Concern about what data TikTok collects about its users and makes it available to government agencies should be of concern to any app, not just those related to China.
This week, in response to calls to ban the app in Australia, TikTok wrote to Australian politicians that it was being used as “political football” in the diplomatic struggle between Australia, the United States and China, claiming it was misinformation. The app provided user data to the Chinese government or saved Australian data in China.
In the political excitement that followed the app in the U.S., Apple̵
TikTok announced this to detect spam comments from users and has since fixed it.
The Washington Post also took a look under the hood of the app and found that sending an “abnormal” amount of data to servers (which the post could not find to be based in China) was the default phone information, which apps commonly used to fingerprint a device and which apps collect other apps like Facebook.
The fact that it’s similar to Facebook shouldn’t be a relief, but a reminder that people are now concerned about the impact on national security apps are having on us, but compared to how it affects us Data protection can often fade from what apps collect from us, if only for advertising purposes.
There will likely be a lot more stories of users intercepting apps that do things we don’t expect them to do, also because the upcoming version of iOS 14 focuses on user privacy.
It’s the latest in a long series of steps that Apple is gradually tightening to find out what apps and websites can know about iPhone users. New features already warn users when the location is being tracked in the background, and others offer users the option to sign in to apps with anonymized Apple email addresses instead of their own.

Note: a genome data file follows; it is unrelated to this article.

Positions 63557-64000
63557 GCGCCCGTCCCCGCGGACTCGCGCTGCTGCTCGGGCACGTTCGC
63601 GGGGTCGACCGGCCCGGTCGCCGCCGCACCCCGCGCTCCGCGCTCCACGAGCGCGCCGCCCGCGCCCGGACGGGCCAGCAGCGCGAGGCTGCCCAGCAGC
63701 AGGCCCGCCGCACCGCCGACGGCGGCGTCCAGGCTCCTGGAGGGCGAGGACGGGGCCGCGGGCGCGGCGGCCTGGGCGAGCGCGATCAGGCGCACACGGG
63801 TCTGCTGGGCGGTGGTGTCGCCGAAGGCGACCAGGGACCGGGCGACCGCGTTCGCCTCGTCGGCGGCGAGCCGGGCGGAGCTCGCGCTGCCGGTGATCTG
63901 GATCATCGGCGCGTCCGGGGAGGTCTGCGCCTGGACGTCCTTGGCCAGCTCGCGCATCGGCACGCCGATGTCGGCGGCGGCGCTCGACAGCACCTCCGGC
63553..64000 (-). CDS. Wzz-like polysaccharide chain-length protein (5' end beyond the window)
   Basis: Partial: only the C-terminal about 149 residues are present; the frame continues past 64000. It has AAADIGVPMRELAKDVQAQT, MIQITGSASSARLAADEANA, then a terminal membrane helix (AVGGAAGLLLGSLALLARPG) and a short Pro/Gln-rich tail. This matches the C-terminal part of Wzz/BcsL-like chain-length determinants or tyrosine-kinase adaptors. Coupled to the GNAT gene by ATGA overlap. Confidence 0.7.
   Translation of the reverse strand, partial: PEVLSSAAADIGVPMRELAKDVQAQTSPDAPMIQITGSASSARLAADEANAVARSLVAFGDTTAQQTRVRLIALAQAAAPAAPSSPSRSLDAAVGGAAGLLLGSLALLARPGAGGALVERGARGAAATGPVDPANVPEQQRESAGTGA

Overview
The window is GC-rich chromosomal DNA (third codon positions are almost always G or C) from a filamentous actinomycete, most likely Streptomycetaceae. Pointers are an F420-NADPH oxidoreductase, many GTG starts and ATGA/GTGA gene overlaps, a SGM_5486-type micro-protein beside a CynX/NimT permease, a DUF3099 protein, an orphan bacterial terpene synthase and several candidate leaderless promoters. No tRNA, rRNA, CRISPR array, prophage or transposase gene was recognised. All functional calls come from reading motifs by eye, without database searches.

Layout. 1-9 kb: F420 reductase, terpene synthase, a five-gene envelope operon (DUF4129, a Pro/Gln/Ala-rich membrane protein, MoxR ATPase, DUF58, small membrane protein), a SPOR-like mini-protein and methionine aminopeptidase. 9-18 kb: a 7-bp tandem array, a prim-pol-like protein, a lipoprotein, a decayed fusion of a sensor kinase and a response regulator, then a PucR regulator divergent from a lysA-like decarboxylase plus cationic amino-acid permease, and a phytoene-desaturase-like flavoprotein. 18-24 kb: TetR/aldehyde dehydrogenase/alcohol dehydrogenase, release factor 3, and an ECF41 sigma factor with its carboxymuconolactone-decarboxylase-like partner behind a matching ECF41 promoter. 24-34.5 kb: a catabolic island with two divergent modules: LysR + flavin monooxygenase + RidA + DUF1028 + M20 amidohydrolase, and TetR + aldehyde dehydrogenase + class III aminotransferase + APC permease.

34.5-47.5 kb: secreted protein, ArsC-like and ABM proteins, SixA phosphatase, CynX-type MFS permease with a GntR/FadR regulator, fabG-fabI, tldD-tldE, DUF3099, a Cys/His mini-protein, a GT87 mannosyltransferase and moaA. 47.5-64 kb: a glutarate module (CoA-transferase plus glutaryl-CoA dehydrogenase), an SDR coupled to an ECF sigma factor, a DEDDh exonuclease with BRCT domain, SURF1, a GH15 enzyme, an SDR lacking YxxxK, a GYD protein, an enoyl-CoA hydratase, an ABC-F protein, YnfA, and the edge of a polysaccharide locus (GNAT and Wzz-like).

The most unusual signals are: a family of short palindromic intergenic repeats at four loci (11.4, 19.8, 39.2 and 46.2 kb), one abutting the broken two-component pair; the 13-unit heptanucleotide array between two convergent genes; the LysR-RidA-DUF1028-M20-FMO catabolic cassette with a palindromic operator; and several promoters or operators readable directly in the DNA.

In iOS 14, this security goes one step further. In addition to notifying users of clipboard monitoring, users now know exactly when an app with a status bar indicator is accessing their microphone or camera.
We will finally be able to put to bed the longstanding but unproven claims that Instagram delivers ads based on what people say near their phones.
Users can also block an app that tracks you across other apps on your phone or website, and apps need to specify what data they collect about users.
According to Reuters, a lawsuit has already been filed against LinkedIn to read people’s clipboards, like TikTok and dozens of other apps.
These new privacy notifications are not of interest to everyone. Many people have argued that in order to paraphrase the debate that took place when the Covidsafe app for contact tracking was launched, “You have willingly given this information to Facebook, why should you care?”
The only reason governments or politicians have raised concerns about what apps or websites collect on their users is if it has political or national security implications, like TikTok or Cambridge Analytica, or if the gay dating app Grindr After the national was bought back to a US company, security concerns were raised about the then Chinese owners of the app.
All technology companies are subject to the laws of the countries in which they operate and must make a judgment about whether they should comply with those laws. The transparency reports from Twitter, Google, Facebook and even TikTok show how many requests from government agencies they receive each year and whether they (in some cases) correspond to them.
Ultimately, when users have more control over what is collected at all, people are not surprised when these companies collect this data and can make a more informed decision about what they can do conveniently when handing it over.
“I think people in this digital age need to be fairly aware that all of these platforms, they are all returning to places, and people are knowingly sharing their data, information, and all these things,” said Prime Minister Scott Morrison. said when asked about TikTok.
Knowledge will only increase now; The question in the future will be whether the data will be passed on willingly.